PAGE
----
Workplace brief: The Office Group

Understanding the new competitor landscape

The Office Group is home to one of the most creative, exciting and forward-thinking working communities in the UK. TOG provides more than 50 flexible workspaces in the UK and Germany – with the majority spread across London.

As a business that relies on workers being present in its physical spaces, TOG understands the importance of good design and creating productive environments to support a positive work experience. When the world went into lockdown in March 2020 and employees were sent home by their respective organisations to carry out their daily work activities, TOG’s workspaces were, for the first time, almost empty.

The office, and crucially the future office had a new competitor. The home office! As such, TOG made the strategic decision to deploy Leesman’s Home Working Experience Survey as a rapid and systematic way of understanding how working from home was impacting TOG members and their productivity.

“It’s so important to constantly re-evaluate what people want and need from their work spaces, especially now as things continue to change and we face the ongoing impact of the pandemic,” says Olly Olsen, the co-founder and co-CEO of TOG.

“Business are thinking twice about committing to long term leases – this has been the case for some time, but recent events are accelerating this change in mindset to work space provision. As such, we’re ensuring that the spaces we have on offer support people with what they’ve missed during this period, so that they can do their best work in them. The data we have gathered has allowed us to pinpoint what’s missing for people working from home, and what they need going forward.”

TOG members’ H-Lmi (overall home working experience score) was 70.8, a score that marks highly and is only a few points behind the average of 74.2 (based on more than 125,000 global respondents’ home working experience).

Taking a proactive approach to the future
To remain competitive, when in this instance the competitor was the home environment, TOG needed to look at the things members found easier and more seamless at home – the things they found important for their work and were supported with. TOG needed to then ensure it was able to offer these things in its workplaces first and foremost, to remain their members’ preferred work environment in the future.

What was missing for TOG members while at home was undoubtedly the social interaction of using a shared workspace.

The findings showed that only 54% of members felt connected to their colleagues when they worked from home, and 62% felt connected to their organisation. 56% of members also felt as though they couldn’t learn from others while at home.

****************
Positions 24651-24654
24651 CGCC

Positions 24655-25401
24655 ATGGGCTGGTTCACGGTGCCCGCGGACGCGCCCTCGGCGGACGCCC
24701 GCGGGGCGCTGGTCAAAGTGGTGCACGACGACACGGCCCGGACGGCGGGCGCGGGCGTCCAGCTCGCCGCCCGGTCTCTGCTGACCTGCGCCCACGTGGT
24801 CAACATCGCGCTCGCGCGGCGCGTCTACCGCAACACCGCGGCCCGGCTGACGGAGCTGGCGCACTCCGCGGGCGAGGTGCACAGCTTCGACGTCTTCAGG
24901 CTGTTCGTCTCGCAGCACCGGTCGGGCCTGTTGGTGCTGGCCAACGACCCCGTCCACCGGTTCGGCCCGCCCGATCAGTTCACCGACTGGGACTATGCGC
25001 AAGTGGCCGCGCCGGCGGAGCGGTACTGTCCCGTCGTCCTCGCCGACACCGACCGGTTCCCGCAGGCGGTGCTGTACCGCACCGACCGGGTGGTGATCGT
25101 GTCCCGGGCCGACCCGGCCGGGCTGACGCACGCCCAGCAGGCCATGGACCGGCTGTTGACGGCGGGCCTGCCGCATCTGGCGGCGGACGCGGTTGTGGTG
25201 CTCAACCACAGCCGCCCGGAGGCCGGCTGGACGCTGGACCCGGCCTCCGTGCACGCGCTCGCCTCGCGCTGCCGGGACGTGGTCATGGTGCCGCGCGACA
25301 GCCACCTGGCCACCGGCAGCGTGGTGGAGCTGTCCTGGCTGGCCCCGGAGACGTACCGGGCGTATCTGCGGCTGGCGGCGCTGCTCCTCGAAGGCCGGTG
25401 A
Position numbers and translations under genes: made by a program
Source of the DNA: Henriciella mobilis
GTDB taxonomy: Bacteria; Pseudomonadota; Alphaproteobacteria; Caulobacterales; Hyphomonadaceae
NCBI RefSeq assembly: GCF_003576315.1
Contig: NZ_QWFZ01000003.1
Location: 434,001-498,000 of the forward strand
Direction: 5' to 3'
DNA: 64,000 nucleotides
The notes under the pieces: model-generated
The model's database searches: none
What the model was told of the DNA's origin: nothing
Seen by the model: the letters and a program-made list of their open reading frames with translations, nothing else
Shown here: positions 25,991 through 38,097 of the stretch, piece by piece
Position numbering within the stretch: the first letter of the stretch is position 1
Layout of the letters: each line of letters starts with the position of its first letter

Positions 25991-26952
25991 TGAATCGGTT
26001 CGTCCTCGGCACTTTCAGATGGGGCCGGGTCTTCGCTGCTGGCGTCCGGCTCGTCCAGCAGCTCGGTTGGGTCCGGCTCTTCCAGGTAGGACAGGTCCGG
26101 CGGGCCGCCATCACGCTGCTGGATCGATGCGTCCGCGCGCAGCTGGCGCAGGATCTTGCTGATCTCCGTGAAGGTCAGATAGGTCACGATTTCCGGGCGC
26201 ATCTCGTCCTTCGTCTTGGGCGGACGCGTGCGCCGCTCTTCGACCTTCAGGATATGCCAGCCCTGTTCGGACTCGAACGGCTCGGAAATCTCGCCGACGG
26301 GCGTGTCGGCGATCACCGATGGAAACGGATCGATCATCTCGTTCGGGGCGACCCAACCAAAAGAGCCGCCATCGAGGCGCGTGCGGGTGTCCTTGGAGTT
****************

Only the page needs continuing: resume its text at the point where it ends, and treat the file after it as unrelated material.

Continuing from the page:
Technology considerations
When working from home, members showed some stand out statistics that related to how positively they found collaboration through technology, indicating how well IT teams managed the process of getting employees successfully set up for home working.

• 84% felt they had access to the IT devices and tools they needed and 92% had access to all the software programs / applications they needed
• 94% felt their home environment supported them with video conferencing
• 94% also felt their home environment supported them with audio conferencing

As members’ experience of technology is largely positive at home, TOG needed to meet these expectations when workers return to TOG spaces, and ensure the experience is as even better. They therefore need to be provided with the ability to use spaces for collaborating with colleagues not on site with them – for example, Zoom rooms, lounge spaces, meeting rooms and general office spaces (if office members).

The existing Leesman+ database shows that 82% of employees feel their workplace is a place they’re proud to bring visitors to. It’s clear that many TOG members decide to use TOG spaces due to the fact it gives them a professional experience and environment to welcome visitors into. While it’s appreciated that the visitor experience will not be the same for some time, this is something that is a crucial USP for TOG and a noticeable motivation behind memberships.

A little over half of all members feel they were able to have larger group meetings successfully at home, so clearly a great deal are not finding virtual collaboration as successful as anticipated / expected when it comes to meetings where more people are involved.

While all members make use of meeting rooms and hosting visitors, lounge areas are often used for informal collaborations and smaller meetings. TOG’s coworking and lounge members are struggling to share ideas / knowledge amongst colleagues (60% and 52% respectively) while at home. Something many find it important to do in their daily working lives.

What is clear from the findings is that the benefits of TOG membership go far beyond being able to use a physical space. TOG had already recognised this and offers a ‘virtual office membership’ to its members, which allows members to have their office address listed in a prime location, without physically having to be there. At a time when there’s so much uncertainty, particularly when it comes to real estate, a reliable business base is a rare find.

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